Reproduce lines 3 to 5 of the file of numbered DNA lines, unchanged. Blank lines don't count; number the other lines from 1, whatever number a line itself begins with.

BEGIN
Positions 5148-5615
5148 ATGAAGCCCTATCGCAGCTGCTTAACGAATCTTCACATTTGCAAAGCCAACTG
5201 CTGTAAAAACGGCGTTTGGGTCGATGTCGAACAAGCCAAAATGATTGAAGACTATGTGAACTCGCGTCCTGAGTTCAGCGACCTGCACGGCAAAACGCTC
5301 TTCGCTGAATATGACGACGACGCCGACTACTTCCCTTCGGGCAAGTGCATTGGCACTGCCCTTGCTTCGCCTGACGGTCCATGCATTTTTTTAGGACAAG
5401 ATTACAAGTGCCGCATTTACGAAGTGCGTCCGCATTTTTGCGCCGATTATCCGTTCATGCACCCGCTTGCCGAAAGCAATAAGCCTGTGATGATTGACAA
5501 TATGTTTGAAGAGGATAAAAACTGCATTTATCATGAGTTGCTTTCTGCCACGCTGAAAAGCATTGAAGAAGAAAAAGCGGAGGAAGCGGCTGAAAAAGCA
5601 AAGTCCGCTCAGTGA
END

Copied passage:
5201 CTGTAAAAACGGCGTTTGGGTCGATGTCGAACAAGCCAAAATGATTGAAGACTATGTGAACTCGCGTCCTGAGTTCAGCGACCTGCACGGCAAAACGCTC
5301 TTCGCTGAATATGACGACGACGCCGACTACTTCCCTTCGGGCAAGTGCATTGGCACTGCCCTTGCTTCGCCTGACGGTCCATGCATTTTTTTAGGACAAG
5401 ATTACAAGTGCCGCATTTACGAAGTGCGTCCGCATTTTTGCGCCGATTATCCGTTCATGCACCCGCTTGCCGAAAGCAATAAGCCTGTGATGATTGACAA